Category: Cinematography

The Key To Taking Great Product Photos

Going off our most recent post, I thought it would be a good idea to continue writing blog posts about techniques that you can start with today.

While selling items online can be a great source of income, you won’t be able to make much without good photos. No one wants to buy an item that they can’t see.

Thankfully, if you follow these simple tips, you’ll consistently be able to snap the perfect pictures of the items you’re selling.

Choose The Right Background

A messy or distracting background can be a big turn-off the buyers. Not only does it look unprofessional, it can make it much harder for people to see the details of the item.

It’s always best to photograph items in front of a white background. While a white wall is normally fine, hanging a white sheet can help people to get even better results.

Lighting Is Key

The difference between a mediocre photo and a great one is usually the lighting. A light source will make a photo less clear, and can make an item look a lot worse.

Check out these examples of product photography

If you have a room with a lot of natural light, you may want to take photos there. It’s easy to take attractive photos if you have a lot of sunlight.

If you don’t have access to things like this, placing lamps around the item you’re photographing is key. Experiment with different lighting setups until you find one that works for you.

Don’t Overdo The Editing

A little bit of editing can really clean up a product photo and make it look more professional. However, if you edit a photo too much, you’re being misleading to customers. In addition, an obviously-edited photo can be a turn off.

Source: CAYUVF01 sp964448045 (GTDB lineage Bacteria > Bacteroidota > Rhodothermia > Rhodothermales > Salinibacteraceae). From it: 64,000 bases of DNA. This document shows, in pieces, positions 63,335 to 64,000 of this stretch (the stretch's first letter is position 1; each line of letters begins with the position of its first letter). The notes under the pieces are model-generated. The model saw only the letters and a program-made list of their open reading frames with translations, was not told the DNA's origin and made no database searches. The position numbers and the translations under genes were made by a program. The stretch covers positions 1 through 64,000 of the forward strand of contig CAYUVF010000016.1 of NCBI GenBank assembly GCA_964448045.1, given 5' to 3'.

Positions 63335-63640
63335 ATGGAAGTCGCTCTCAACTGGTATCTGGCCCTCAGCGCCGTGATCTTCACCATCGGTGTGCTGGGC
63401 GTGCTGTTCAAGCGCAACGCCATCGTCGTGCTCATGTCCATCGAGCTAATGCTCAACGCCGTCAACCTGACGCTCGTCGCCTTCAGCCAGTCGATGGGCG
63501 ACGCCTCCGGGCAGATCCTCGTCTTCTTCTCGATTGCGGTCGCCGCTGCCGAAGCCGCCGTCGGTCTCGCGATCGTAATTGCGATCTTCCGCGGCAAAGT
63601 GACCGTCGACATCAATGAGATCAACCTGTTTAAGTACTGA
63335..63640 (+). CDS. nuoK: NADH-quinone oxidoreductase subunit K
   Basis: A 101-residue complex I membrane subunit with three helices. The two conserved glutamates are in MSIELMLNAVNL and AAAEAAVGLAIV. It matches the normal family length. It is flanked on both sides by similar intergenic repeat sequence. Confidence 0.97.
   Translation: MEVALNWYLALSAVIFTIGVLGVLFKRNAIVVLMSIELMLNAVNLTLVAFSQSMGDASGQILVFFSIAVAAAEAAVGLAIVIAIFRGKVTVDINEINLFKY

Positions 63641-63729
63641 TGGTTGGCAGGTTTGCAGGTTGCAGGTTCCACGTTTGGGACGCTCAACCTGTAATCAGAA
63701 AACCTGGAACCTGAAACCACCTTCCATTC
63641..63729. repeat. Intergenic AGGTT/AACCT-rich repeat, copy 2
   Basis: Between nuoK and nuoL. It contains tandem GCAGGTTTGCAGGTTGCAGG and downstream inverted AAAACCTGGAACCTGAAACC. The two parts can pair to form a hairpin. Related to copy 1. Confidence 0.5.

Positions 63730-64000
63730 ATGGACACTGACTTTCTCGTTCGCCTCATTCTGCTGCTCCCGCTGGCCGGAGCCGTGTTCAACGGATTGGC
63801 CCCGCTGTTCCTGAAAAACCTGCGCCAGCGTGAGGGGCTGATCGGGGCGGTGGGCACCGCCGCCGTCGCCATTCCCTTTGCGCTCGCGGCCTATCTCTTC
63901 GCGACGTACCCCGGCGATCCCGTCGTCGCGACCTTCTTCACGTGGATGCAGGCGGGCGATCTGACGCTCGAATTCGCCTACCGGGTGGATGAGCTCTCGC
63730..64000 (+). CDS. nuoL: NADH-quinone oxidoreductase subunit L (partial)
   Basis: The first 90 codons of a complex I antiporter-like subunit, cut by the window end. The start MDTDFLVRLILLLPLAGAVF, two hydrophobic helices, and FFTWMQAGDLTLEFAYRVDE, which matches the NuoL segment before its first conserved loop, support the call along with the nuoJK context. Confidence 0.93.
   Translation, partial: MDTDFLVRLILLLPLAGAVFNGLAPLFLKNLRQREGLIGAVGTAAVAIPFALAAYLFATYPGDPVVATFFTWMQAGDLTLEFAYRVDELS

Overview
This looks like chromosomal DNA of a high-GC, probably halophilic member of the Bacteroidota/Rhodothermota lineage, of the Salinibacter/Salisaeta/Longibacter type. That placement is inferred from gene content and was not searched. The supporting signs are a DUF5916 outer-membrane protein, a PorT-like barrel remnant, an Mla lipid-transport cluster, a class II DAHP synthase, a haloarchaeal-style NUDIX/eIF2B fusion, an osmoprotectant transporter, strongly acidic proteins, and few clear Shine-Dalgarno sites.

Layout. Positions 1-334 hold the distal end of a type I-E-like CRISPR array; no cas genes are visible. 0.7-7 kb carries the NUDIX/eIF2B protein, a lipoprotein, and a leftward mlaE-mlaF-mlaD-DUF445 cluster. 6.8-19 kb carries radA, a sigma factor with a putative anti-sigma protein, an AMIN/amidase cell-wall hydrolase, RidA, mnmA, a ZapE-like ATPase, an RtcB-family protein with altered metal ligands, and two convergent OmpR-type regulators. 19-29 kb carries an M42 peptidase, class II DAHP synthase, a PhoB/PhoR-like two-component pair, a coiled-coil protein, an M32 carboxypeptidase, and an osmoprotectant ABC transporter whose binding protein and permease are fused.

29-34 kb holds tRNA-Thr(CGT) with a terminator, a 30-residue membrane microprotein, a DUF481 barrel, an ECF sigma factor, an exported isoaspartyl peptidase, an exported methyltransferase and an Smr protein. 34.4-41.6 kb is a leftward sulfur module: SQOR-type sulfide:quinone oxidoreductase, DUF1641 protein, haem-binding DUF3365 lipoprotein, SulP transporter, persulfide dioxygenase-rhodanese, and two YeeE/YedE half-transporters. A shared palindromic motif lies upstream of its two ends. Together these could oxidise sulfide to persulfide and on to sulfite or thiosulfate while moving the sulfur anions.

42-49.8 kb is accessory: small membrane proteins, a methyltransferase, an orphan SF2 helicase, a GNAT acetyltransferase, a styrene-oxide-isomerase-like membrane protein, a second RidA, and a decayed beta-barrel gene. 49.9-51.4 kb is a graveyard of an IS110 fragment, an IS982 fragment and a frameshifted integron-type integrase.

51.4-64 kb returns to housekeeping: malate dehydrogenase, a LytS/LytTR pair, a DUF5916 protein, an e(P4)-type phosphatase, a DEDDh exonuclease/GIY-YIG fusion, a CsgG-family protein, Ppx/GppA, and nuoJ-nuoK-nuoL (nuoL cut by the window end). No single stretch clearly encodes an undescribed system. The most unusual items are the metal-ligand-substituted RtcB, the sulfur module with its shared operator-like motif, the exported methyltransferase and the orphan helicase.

Make sure you keep things simple when it comes to editing. The more natural your photo looks, the better.

Anyone can take great photos on products if they keep these simple tips in mind. If you’re looking for some more tips check out this link below:


The Finer Points Of Cinematography

This is the first in a series of #centurycinema101 posts where I try to dig deeper into the finer points of cinematography.

When you go and sit in the movie theater, you see cinematography come to life. It unfolds from scene to scene showing how to director used tricks to create an entire story. Each scene has a story behind it where the director purposely did things to interact with the audience. It is a big reason for why they get paid the big bucks. It is an art where you have to be persistent as a director or the scene won’t justify the message being relayed to the audience.

Some of the best directors have suggested advice such as the tips below for what you should be doing.

Subconscious Control Through Lighting

Ever seen a sad scene and how the lights are manipulated to convey that particular emotion. The lights start to darken and everything becomes grim. It is done on purpose and is not an accident. It lets the audience know this is a sad scene/moment in the movie.

They are then able to cause that emotion to spark inside the audience and make the words and actions in the movie look even sadder. It is important to play with the subconscious mind that uses light as triggers.

Spatial Awareness

If you are hoping to get good shots as a cinematographer, you will need spatial awareness. It is not just about what is in front of the camera, but what is behind it as well. You need space to move around and get the high, low, and middle shots that are needed.

You might not be planning to take high or low shots, but anything can happen and you do want that option in your back pocket. It will give you more control and as a cinematographer, spatial awareness can do a lot for your movie.

If there is one movie-related issue people do end up not know what to do about, it would be the details. How do you get those transitions to flow? How do you get the words to be said right to evoke emotions that can push the story? How can you make a scene look even better through suggestive changes?

The cinematography is not easy, but you end up making it even harder when you don’t look at the finer points of the craft. If you looked, it would lead to movies that are up for awards in the end.